17 July 2020 | News
Fund will support 10 clinical trials at innovative cancer treatments including melanoma, reproductive and gynecological cancers and childhood brain cancer
Photo Credit: health.gov.au
In early June 2020, Australia’s Department of Health offered $13.6 million to support 10 clinical trials researching innovative cancer treatments including melanoma, reproductive and gynecological cancers and childhood brain cancer. Accomplished via the Medical Research Future Fund, this proactive agency now helps important clinical research progress.
Childhood Brain Cancer
Childhood brain cancer is the second most common cancer diagnosed in Australian children, with around 100 children diagnosed each year and an estimated 36 children dying from the disease last year according to the Australian Institute of Health and Welfare (AIHW).
Australia's Department of Health will invest $3 million across four childhood brain cancer clinical trials to improve the quality of life of children living with the condition, and in the long-term, to find a cure to defeat the disease.
The clinical trials will address gaps in knowledge; produce evidence on the effectiveness of new treatments drugs and devices; engage health service delivery partners to implement findings as quickly as possible; and making trials accessible to patients and parents who might otherwise not be involved. The clinical trials will be led by researchers from Monash University and the University of New South Wales, and will be accessible for children between the ages of 0-14 years.
$6.5 million in funding will be invested by the Australian Government to support four clinical trials for endometrial cancer, epithelial ovarian, fallopian tube and peritoneal cancer, and the role of hormonal therapy in treating gynecological cancers.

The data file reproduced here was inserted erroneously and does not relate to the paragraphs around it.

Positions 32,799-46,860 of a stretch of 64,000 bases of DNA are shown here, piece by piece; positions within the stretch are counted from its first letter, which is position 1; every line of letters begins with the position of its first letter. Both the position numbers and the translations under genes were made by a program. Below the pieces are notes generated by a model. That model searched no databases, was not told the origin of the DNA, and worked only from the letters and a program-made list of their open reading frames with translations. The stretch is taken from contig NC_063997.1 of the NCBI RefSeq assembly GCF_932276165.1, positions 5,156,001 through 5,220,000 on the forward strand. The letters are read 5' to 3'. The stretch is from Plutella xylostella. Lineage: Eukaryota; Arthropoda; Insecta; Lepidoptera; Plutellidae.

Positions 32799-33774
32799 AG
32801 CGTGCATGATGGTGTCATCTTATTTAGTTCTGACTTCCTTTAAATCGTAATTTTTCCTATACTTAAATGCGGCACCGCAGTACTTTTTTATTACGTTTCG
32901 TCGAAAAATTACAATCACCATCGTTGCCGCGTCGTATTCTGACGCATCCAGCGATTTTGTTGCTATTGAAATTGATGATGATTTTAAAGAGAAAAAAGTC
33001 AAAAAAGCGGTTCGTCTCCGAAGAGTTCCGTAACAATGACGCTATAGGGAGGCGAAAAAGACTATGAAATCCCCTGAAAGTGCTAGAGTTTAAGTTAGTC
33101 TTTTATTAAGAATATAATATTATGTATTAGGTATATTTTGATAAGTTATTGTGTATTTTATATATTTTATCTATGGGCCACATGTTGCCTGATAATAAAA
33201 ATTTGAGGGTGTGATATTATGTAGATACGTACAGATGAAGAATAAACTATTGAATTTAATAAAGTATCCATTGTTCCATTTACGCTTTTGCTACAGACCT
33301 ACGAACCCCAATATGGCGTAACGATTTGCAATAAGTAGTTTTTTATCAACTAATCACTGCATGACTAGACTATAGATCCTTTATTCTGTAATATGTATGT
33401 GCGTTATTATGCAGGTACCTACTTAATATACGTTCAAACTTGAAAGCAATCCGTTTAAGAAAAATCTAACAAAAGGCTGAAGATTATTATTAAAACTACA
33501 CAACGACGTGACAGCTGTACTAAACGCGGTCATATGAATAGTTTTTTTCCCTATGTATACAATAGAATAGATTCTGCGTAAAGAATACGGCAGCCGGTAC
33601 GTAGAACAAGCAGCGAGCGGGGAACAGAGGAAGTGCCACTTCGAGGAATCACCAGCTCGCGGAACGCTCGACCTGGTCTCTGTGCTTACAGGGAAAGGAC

An estimated 6,454 Australian women will be diagnosed with a gynecological cancer this year, and 19,871 women will live their lives with these devastating diseases.
From this investment, Australian women will soon have access to a three year trial that will help find new treatments, medicines and devices to support those living with one of these rare cancers.
Melanoma & Cardiovascular Disease
The Australian Government will also provide $4.1 million in funding for two world class international clinical trials to help improve therapy for patients living with two of Australia’s deadliest conditions – melanoma and cardiovascular disease.
Melanoma is the fourth most common cancer in Australia and the second most common in young adults. Although it is curable when detected early, survival rates for metastatic melanoma are low.
DETECTION, is an international trial led by researchers from the University of Melbourne, examining a new way to reduce deaths from advanced melanoma.
The clinical trial will study more than 1000 patients with Stage 11 melanoma, to find whether a blood test containing tumor DNA (ctDNA) can identify those at high risk of a relapse after surgery for localized melanoma.
It will also evaluate if treating these patients early with immunotherapy based on the ctDNA positive result will improve their overall survival.
Each of the aforementioned clinical trials is backed by the Medical Research Future Fund (MRFF) through which $614 million has been committed to the Clinical Trials Activity, with a significant proportion allocated to research focused on rare cancers, rare diseases and unmet medical needs.
Australian Government recognizes clinical trials are absolutely essential for evaluating the effectiveness and safety of medicines, devices, services and interventions to help prevent, detect or treat illness and disease.